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The Ground of our Encounter - The Garden What our community garden has taught us about nature, creation, and generosity

A man outside in a warm hat, coat and sunglasses.

Written by Greg Valerio

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It is early spring – April time – and the Goat Willow has begun to flower. As I walk towards St Columba’s Community Garden, the willow is alive with the low melodic thrumming drone of our hungry bees, who have recently emerged from surviving another harsh wet winter. The simple joy of watching tree blossom and gorging bees are moments in life that cannot be bought, sold, traded, licensed or bottled. It is wild, it is free and above all else it is naturally nature.

Our community garden was started almost immediately after we signed our long lease on the heritage farmstead recorded on the OS map as Great Barn Farm – now renamed St Columba’s Community Farm. Everything we need to know about our new home is contained in the earth beneath our feet.  Our greensand clay/chalk soil has hosted millennia of people who have lived, farmed and made their livelihoods and prayers in this place. We have found knapped Neolithic flints and roman table utensils all within 100 yards of our small garden.

An allotment, with one person working
The St Columba Community Vegetable Garden

We dig, row after row, turning the grass into exposed earth, removing the chalk and flints as we dig. The ground is heavy and the diggers anoint the earth with their sweat. The ground demands our physical presence and receives our toiling muscles and deep breath as a down payment on our intention to build a lasting relationship. Gardening is not about creating picture perfect coffee table book gardens, it is like any relationship it demands you turn up and invest love.

Our early gardening experiments consisted of one dug bed and one allotment sized no-dig bed. We need to try different approaches, what will work for the type of soil we have? The purists among us want no-dig, yet this ground, although fertile, is also heavy clay and claggy after rainfall. With a year of experimentation, we make the pragmatic decision to do both. In the early years we will dig, rotavate and till the ground, adding the rich cow manure that can be dug out of the old animal barns we have earmarked for retreat spaces. As the beds mature we can migrate to the no dig methodology.

"We learn from our gardens to deal with the most urgent question of our time: How much is enough?"

Wendell Berry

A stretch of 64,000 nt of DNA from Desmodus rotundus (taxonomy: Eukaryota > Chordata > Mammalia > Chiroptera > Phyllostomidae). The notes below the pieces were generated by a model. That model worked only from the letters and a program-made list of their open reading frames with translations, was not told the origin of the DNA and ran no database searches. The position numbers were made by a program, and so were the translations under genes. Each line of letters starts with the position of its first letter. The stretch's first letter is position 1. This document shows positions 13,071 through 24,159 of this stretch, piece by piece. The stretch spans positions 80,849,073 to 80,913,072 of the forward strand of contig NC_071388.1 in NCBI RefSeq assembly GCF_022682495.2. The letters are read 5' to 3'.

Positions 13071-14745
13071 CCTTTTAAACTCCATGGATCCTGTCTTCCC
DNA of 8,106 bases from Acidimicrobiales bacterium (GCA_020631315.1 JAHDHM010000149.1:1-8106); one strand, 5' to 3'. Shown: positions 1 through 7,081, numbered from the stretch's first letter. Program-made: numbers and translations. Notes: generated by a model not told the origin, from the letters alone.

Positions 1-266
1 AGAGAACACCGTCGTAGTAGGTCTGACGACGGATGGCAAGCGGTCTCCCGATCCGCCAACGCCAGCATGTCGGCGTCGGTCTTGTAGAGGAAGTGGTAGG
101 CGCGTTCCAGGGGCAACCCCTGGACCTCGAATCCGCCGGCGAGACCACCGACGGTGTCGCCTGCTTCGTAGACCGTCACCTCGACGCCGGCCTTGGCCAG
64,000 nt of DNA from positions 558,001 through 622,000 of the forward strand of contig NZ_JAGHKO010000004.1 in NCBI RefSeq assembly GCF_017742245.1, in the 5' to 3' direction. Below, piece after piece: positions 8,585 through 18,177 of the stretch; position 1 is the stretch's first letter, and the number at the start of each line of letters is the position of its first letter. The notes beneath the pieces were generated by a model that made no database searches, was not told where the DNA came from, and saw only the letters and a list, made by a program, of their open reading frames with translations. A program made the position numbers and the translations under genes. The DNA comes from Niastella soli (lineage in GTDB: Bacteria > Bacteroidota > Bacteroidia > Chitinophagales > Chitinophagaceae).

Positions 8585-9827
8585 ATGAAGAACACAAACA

Every garden needs a Queen of the Compost – that person who understands the nature and nurture of creating quality compost from the garden waste that will never be eaten. Equal in status and importance is The King of the Worms – he or she who makes sure that these most precious of God’s creatures feature in every bed, every compost bin and every shovel of turned soil. Without them a garden dies, so we venerate their presence and honour their vital role in creation.

Our whole approach to seeding, nurturing and growing our community farm is rooted in the simple sustainable ethic of reduce, reuse, recycle. Our compost bins are created out of recycled free pallets from the abattoir we use, our community hut from wood salvaged from building sites that ordinarily would be thrown into landfill, as is our quail run.

A man doing some woodwork outside, next to a shed, with 3 people watching
Members of the St Columba Community undertaking woodwork on their community day

Jesus was an agrarian. I have always marvelled at how Jesus used the lives and livelihoods of ordinary working people, the people of the land to communicate the spiritual life of the Kingdom. Shepherds and sowers of seed, farmers and fishermen, vintners and builders. The simple folk, the working classes, the artisans and agrarians who support the very fabric of our human order. They are the ones who interact daily with creation and the tasks they undertake add fruitfulness, dignity and integrity to the soul of the human species. The Kingdom of Heaven is revealed through these people and the way that they are treated by those of power and privilege who are equally exposed in their greed and exploitation of human and natural resources.

Our community garden is more than a vegetable patch, it is our teacher, it is becoming the ground of our encounter with the life-giving Spirit of Holiness. It is a place of work, nurture, encountered community and generosity. You can take home the produce that the ground gives to us.

If you wish to get involved in St Columba’s Community Garden or the wider life of St Columba’s farm feel free to email info@st-columba.com, you will be most welcome.

A man outside in a warm hat, coat and sunglasses.

About the Author

Greg Valerio is Founder of the Society of St Columba, a Celtic Christian monastic community based in Chanctonbury, Sussex. 

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